The cytoskeleton is essential for the internal organisation of eukaryotic cells.
Microtubules, motor proteins and other microtubule-associated proteins form a mechano-chemical network that determines the dynamic and adaptable nature of intracellular order. Distinct forms of cytoskeletal architectures are required for correct cell division and cell differentiation. How the components of the microtubule cytoskeleton work together as a system is not understood.
We address these questions using a combination of physical biochemistry and quantitative cell biology. Advanced fluorescence microscopy (down to the single molecule level), in vitro reconstitutions of dynamic cytoskeleton behaviour, microfabrications and microfluidics, as well as eukaryotic cell culture are important tools in our research.
Our aim is to understand in quantitative terms the molecular mechanisms underlying cytoskeleton architecture and function. We focus on the question of how the microtubule cytoskeleton organises itself within the boundary of the cellular membrane and how the mitotic spindle assembles and functions during cell division. We aim at being able to predict the behaviour of the dynamic cytoskeleton based on quantitative knowledge of the properties of its constituents.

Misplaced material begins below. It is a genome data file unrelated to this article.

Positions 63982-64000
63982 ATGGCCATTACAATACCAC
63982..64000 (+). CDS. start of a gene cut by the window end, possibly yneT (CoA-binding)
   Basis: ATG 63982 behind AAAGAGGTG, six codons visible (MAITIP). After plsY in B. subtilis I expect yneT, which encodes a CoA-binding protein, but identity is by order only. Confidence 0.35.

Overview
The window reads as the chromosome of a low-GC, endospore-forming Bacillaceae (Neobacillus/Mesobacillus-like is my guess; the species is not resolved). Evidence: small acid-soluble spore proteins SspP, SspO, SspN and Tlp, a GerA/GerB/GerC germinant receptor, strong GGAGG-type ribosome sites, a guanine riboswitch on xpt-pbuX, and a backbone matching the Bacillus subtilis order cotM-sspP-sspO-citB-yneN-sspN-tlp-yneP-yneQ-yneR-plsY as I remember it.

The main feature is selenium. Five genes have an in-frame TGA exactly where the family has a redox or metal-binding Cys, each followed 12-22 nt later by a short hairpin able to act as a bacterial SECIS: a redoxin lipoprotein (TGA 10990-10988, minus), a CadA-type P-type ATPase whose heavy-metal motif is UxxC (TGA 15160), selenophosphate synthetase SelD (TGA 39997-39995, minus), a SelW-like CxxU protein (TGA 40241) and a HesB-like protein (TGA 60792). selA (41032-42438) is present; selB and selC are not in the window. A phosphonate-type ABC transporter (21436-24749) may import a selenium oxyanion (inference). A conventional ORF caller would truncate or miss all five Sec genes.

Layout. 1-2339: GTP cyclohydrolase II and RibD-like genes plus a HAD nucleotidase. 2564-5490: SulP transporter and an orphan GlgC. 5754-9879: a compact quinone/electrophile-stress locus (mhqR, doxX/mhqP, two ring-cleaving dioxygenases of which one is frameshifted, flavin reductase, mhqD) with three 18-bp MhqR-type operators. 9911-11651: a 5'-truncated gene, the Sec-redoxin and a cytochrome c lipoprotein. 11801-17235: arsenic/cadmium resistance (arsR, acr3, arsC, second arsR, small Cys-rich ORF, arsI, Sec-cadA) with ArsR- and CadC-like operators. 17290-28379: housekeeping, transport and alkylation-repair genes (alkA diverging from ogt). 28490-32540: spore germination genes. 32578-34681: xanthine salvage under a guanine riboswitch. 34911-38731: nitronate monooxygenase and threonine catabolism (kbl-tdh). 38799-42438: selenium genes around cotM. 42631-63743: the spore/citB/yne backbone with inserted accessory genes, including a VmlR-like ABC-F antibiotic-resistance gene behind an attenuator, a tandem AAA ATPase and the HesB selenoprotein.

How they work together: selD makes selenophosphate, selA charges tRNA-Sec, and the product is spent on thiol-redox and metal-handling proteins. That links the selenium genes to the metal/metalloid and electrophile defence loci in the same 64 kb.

In the future, we will address the following questions:
- How are microtubule cytoskeleton organization and dynamics regulated?
- To which extent can reverse engineering of the cytoskeleton inform us about the design principles of the cytoskeleton?
- How is cytoskeleton organization affected by cellular membrane confinement?